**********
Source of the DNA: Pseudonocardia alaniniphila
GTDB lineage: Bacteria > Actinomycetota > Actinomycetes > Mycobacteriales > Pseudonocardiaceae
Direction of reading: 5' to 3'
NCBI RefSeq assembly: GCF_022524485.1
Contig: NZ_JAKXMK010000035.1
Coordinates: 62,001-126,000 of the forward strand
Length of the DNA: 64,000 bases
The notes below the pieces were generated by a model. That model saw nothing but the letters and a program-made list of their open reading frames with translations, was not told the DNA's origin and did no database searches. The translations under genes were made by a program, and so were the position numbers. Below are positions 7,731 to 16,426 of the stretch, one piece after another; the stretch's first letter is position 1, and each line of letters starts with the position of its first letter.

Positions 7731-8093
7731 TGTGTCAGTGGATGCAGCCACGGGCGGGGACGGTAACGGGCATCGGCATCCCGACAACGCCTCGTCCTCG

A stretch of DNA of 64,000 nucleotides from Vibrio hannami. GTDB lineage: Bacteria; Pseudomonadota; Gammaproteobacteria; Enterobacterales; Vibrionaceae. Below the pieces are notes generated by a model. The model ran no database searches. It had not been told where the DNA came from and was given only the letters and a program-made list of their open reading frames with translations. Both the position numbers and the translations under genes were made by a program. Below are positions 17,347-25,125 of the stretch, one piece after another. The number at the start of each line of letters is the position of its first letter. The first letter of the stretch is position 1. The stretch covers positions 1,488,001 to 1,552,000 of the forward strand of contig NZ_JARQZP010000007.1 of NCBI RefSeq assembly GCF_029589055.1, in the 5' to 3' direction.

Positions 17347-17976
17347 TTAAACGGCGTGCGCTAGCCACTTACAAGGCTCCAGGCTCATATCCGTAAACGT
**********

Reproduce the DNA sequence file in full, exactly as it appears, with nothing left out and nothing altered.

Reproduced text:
Source of the DNA: Pseudonocardia alaniniphila
GTDB lineage: Bacteria > Actinomycetota > Actinomycetes > Mycobacteriales > Pseudonocardiaceae
Direction of reading: 5' to 3'
NCBI RefSeq assembly: GCF_022524485.1
Contig: NZ_JAKXMK010000035.1
Coordinates: 62,001-126,000 of the forward strand
Length of the DNA: 64,000 bases
The notes below the pieces were generated by a model. That model saw nothing but the letters and a program-made list of their open reading frames with translations, was not told the DNA's origin and did no database searches. The translations under genes were made by a program, and so were the position numbers. Below are positions 7,731 to 16,426 of the stretch, one piece after another; the stretch's first letter is position 1, and each line of letters starts with the position of its first letter.

Positions 7731-8093
7731 TGTGTCAGTGGATGCAGCCACGGGCGGGGACGGTAACGGGCATCGGCATCCCGACAACGCCTCGTCCTCG

A stretch of DNA of 64,000 nucleotides from Vibrio hannami. GTDB lineage: Bacteria; Pseudomonadota; Gammaproteobacteria; Enterobacterales; Vibrionaceae. Below the pieces are notes generated by a model. The model ran no database searches. It had not been told where the DNA came from and was given only the letters and a program-made list of their open reading frames with translations. Both the position numbers and the translations under genes were made by a program. Below are positions 17,347-25,125 of the stretch, one piece after another. The number at the start of each line of letters is the position of its first letter. The first letter of the stretch is position 1. The stretch covers positions 1,488,001 to 1,552,000 of the forward strand of contig NZ_JARQZP010000007.1 of NCBI RefSeq assembly GCF_029589055.1, in the 5' to 3' direction.

Positions 17347-17976
17347 TTAAACGGCGTGCGCTAGCCACTTACAAGGCTCCAGGCTCATATCCGTAAACGT